NEMO Dagger Osmo Review
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NEMO Dagger Osmo
|Price||$528.00 at Amazon|
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|$499.95 at REI|
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|$539.99 at Amazon|
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|$540 List||$329 List|
$329.00 at REI
|Pros||Large vestibules, good headroom, good balance between weight and durability||Massive storage pockets, sturdy vestibule shape, dual-tone privacy mesh||Two large double doors, good headroom, excellent balance of interior space and weight||Lightweight, high peak height, excellent storage pockets, detachable kickstand vents||Spacious, affordable, included footprint|
|Cons||Small doors, expensive||Comparatively narrow, expensive, difficult to get into stuff sack||Expensive, delicate materials||Expensive, shorter length, thin rainfly||Heavy, bulky poles|
|Bottom Line||A reliable backpacking tent with a solid balance between interior space and weight||This tent is an exceptional balance between weight and comfort features with one of the best shapes around||This tent balances the key aspects of a backpacking tent and performs admirably in all of our metrics||With two large side doors and plenty of headroom, this lightweight tent is a great balance between comfort and weight||This inexpensive tent is spacious enough for laid-back car camping and light enough for short to moderate backpacking trips|
|Rating Categories||NEMO Dagger Osmo||NEMO Dragonfly Osmo 2||Big Agnes Copper Sp...||SlingFin Portal 2||REI Co-op Half Dome...|
|Weather Resistance (25%)|
|Ease of Set-up (10%)|
|Packed Size (10%)|
|Specs||NEMO Dagger Osmo||NEMO Dragonfly Osmo 2||Big Agnes Copper Sp...||SlingFin Portal 2||REI Co-op Half Dome...|
|Packaged Weight||4.09 lbs||3.29 lbs||3.09 lbs||3.18 lbs||4.82 lbs|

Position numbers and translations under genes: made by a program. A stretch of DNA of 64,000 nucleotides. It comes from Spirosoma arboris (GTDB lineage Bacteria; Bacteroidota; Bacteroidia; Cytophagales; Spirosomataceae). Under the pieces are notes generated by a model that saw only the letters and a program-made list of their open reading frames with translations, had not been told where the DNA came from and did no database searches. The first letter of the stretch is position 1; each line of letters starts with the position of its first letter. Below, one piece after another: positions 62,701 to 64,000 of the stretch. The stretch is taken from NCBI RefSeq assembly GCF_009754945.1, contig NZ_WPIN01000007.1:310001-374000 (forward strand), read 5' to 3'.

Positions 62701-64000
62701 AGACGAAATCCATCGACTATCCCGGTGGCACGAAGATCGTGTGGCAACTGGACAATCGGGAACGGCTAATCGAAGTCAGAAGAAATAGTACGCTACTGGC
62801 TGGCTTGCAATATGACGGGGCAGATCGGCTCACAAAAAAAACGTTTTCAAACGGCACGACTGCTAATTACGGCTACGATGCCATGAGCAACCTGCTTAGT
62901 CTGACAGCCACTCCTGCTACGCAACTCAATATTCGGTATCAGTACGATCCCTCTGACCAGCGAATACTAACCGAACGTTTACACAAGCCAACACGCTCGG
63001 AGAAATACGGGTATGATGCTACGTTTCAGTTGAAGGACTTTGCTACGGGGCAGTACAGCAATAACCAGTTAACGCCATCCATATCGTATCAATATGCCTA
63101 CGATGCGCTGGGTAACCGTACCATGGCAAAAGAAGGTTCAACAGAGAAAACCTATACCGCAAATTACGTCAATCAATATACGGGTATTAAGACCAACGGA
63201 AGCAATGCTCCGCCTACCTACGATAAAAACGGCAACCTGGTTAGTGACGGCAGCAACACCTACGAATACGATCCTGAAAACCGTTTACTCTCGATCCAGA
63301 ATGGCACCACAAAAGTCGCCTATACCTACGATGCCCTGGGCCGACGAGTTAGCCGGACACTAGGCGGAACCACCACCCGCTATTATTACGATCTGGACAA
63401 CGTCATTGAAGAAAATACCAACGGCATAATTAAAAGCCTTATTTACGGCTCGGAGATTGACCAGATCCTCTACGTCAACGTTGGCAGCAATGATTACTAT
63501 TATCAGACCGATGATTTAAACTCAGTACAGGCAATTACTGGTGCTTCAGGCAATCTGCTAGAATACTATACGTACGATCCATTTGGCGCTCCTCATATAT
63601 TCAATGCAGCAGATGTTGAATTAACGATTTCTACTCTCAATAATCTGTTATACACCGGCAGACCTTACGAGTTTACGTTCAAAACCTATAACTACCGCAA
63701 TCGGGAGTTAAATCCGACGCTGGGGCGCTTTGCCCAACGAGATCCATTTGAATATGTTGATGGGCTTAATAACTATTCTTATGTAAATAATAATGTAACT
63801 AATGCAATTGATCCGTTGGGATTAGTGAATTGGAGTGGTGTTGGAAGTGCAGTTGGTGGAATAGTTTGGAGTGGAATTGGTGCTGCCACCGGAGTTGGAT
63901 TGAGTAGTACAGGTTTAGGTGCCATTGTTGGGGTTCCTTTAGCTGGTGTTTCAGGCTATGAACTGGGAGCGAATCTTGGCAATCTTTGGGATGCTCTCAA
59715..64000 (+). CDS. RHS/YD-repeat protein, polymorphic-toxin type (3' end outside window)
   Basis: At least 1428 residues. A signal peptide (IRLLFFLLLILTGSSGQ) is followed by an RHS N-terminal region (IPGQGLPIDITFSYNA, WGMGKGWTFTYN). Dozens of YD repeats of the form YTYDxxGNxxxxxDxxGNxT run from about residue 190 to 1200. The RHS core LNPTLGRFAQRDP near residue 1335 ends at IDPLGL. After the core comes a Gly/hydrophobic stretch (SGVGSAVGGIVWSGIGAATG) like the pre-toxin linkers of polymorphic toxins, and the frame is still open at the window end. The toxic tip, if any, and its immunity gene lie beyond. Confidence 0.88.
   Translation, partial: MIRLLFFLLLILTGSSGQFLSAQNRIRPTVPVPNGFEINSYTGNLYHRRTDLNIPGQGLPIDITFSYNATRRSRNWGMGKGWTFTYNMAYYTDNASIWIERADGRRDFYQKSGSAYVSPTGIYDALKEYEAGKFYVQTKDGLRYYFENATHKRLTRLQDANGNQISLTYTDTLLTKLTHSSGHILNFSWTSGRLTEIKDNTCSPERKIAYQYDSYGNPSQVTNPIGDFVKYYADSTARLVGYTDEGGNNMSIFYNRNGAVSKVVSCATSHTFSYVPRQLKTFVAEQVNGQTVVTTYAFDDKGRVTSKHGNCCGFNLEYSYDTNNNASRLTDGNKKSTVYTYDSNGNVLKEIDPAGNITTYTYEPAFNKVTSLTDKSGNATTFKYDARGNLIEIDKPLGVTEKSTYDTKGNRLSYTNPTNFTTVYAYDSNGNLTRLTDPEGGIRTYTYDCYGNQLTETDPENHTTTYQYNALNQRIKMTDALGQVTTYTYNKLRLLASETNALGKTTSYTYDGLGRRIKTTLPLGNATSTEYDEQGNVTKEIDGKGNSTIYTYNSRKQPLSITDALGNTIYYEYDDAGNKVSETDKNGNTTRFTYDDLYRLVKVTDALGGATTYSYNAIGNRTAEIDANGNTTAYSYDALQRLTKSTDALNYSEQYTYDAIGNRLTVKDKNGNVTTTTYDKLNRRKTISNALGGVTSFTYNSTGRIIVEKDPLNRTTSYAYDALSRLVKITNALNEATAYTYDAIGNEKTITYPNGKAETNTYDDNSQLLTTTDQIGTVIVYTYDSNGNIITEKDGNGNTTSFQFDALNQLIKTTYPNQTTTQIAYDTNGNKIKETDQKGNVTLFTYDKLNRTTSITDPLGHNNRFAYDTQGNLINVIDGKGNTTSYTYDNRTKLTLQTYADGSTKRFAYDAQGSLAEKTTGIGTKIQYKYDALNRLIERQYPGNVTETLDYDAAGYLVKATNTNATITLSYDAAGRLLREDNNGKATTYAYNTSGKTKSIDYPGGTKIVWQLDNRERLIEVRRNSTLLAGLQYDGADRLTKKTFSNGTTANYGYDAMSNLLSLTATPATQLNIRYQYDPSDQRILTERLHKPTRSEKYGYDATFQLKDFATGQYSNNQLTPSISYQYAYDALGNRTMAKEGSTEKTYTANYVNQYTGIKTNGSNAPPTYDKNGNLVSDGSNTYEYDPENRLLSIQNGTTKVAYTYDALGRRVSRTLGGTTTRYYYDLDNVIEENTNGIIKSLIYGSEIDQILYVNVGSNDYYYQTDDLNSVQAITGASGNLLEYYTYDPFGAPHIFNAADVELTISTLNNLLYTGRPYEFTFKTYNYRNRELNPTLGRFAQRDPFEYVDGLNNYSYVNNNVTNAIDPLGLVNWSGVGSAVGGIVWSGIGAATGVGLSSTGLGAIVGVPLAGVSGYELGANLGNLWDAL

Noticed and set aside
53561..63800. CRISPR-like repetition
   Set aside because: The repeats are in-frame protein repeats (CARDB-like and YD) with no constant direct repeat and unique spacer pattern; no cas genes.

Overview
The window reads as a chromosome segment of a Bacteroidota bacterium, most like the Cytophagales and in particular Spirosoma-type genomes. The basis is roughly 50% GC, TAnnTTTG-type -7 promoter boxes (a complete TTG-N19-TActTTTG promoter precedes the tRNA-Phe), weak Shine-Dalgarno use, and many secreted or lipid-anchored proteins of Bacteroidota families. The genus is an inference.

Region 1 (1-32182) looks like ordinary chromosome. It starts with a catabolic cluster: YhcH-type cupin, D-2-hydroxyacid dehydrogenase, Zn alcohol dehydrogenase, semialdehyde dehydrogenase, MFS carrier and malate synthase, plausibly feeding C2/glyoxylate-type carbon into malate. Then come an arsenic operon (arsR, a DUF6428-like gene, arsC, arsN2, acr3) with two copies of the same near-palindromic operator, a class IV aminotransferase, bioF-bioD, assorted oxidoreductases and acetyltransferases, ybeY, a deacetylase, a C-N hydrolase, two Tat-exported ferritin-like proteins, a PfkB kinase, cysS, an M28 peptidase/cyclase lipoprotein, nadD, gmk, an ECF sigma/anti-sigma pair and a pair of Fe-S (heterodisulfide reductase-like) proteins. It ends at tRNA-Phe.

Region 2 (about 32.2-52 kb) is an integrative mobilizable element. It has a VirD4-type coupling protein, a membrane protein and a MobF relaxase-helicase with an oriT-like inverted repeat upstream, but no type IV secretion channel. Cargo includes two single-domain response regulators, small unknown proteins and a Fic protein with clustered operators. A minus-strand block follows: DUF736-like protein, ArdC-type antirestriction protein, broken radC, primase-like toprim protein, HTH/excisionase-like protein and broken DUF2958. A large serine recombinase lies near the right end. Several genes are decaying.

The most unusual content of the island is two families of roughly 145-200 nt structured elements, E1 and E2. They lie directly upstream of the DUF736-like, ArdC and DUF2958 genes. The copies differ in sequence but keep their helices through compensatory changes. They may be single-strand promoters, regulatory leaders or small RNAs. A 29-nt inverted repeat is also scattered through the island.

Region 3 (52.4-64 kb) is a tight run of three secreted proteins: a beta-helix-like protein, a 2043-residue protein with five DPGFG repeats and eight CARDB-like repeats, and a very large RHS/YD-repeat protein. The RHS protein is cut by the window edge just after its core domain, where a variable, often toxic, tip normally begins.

|Floor Area||31.3 sq ft||29 sq ft||29 sq ft||27.45 sq ft||35.8 sq ft|
|Packed Size (length x diameter)||19.5 x 6.5 in||19.5 x (5.5 x 3.5) in||19.5 x 6 in||14 x 5 in||20.5 x 7 in|
|Dimensions (length x width x peak height)||90 x 50 x 42 in||88 x 50/45 x 41 in||88 x 52 x 40 in||85 x 51/42 x 44 in||92 x 56 x 42 in|
|Vestibule Area (Total)||11.4 + 11.4 sq ft||10 sq ft||18 sq ft||8.4 + 8.4 sq ft||22.5 sq ft|
|Peak Height||42 in||41 in||40 in||44 in||42 in|
|Number of Doors||2||2||2||2||2|
|Number of Poles||1||1||1||3||1|
|Pole Diameter||Not provided||8.7 mm||8.7 mm||8.7/9.3mm||2 mm|
|Number of Pockets||6||4||3||7||6|
|Gear Loft||Sold separately||Yes||No||No||No|
|Pole Material||DAC Featherlite NSL aluminum||DAC Featherlite||DAC featherlite NFL||DAC Featherlite NFL, NFL||DAC featherlite NFL aluminum|
|Rain Fly Material||0D OSMO Ripstop||0D OSMO Ripstop||15D 1200mm silicone nylon ripStop||10D Nylon 66 Ripstop Sil||40-denier ripstop nylon/20-denier nylon mesh|
|Inner Tent Material||Ripstop nylon, no-see-um mesh||10D Nylon Ripstop||[Body] 10D polyester mesh, [Floor] 20D nylon ripStop||15D Nylon mesh||40-denier taffeta nylon|
|Type||Two door freestanding||Two door freestanding||Two door freestanding||Two door freestanding||Two door freestanding|
Our Analysis and Test Results
With 31.3 square feet of interior space, this tent feels roomier than its actual dimensions. It has two 11.4 square foot vestibules for plenty of storage and weighs just over four pounds.
The Dagger Osmo offers a high level of comfort for its weight. It has two opposing side doors so campers can sleep head-to-toe. They make for easy entry and exit and tie back with a unique hook and toggle system. Its 90-inch length is above average and long enough for six-foot sleepers to make themselves at home without their toes touching the wall. The 50-inch width provides a few extra inches on each side after sleeping pads and bags are spread out.
The pre-bent poles and auxiliary cross pole maximize interior space to make the 42-inch peak height feel especially roomy. Two sleepers can easily sit up straight with enough room to maneuver simultaneously. We like the complement of six storage pockets (three per sleeper) at three different heights to accommodate a variety of items. The sidewalls and doors are made of white mesh for a little bit of extra privacy when hanging out in camp without the fly, while the top canopy is black mesh to optimize skyward visibility.